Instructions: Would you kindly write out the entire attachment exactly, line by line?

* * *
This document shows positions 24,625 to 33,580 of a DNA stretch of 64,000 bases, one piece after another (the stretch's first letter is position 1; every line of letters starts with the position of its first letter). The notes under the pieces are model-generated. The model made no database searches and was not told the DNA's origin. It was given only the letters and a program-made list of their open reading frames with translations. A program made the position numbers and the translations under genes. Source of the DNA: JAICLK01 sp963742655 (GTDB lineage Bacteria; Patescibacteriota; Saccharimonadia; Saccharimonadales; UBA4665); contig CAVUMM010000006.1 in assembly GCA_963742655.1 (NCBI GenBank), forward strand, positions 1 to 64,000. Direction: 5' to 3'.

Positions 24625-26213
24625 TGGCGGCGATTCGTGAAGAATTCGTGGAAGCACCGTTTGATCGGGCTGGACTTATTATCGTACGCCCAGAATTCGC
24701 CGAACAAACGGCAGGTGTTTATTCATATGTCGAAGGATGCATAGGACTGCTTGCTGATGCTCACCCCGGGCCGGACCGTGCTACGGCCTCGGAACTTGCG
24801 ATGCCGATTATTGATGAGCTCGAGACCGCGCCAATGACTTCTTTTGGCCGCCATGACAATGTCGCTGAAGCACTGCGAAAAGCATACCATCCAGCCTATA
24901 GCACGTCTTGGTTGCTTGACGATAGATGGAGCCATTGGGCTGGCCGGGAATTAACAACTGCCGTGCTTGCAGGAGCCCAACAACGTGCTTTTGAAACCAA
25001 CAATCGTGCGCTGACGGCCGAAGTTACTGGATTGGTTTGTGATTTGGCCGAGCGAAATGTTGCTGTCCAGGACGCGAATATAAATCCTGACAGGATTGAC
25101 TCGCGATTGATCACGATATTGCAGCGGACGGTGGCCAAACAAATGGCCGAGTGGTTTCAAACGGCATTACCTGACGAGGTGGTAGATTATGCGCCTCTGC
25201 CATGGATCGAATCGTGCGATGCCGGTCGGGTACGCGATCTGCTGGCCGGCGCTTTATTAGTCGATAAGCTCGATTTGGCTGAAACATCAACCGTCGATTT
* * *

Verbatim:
This document shows positions 24,625 to 33,580 of a DNA stretch of 64,000 bases, one piece after another (the stretch's first letter is position 1; every line of letters starts with the position of its first letter). The notes under the pieces are model-generated. The model made no database searches and was not told the DNA's origin. It was given only the letters and a program-made list of their open reading frames with translations. A program made the position numbers and the translations under genes. Source of the DNA: JAICLK01 sp963742655 (GTDB lineage Bacteria; Patescibacteriota; Saccharimonadia; Saccharimonadales; UBA4665); contig CAVUMM010000006.1 in assembly GCA_963742655.1 (NCBI GenBank), forward strand, positions 1 to 64,000. Direction: 5' to 3'.

Positions 24625-26213
24625 TGGCGGCGATTCGTGAAGAATTCGTGGAAGCACCGTTTGATCGGGCTGGACTTATTATCGTACGCCCAGAATTCGC
24701 CGAACAAACGGCAGGTGTTTATTCATATGTCGAAGGATGCATAGGACTGCTTGCTGATGCTCACCCCGGGCCGGACCGTGCTACGGCCTCGGAACTTGCG
24801 ATGCCGATTATTGATGAGCTCGAGACCGCGCCAATGACTTCTTTTGGCCGCCATGACAATGTCGCTGAAGCACTGCGAAAAGCATACCATCCAGCCTATA
24901 GCACGTCTTGGTTGCTTGACGATAGATGGAGCCATTGGGCTGGCCGGGAATTAACAACTGCCGTGCTTGCAGGAGCCCAACAACGTGCTTTTGAAACCAA
25001 CAATCGTGCGCTGACGGCCGAAGTTACTGGATTGGTTTGTGATTTGGCCGAGCGAAATGTTGCTGTCCAGGACGCGAATATAAATCCTGACAGGATTGAC
25101 TCGCGATTGATCACGATATTGCAGCGGACGGTGGCCAAACAAATGGCCGAGTGGTTTCAAACGGCATTACCTGACGAGGTGGTAGATTATGCGCCTCTGC
25201 CATGGATCGAATCGTGCGATGCCGGTCGGGTACGCGATCTGCTGGCCGGCGCTTTATTAGTCGATAAGCTCGATTTGGCTGAAACATCAACCGTCGATTT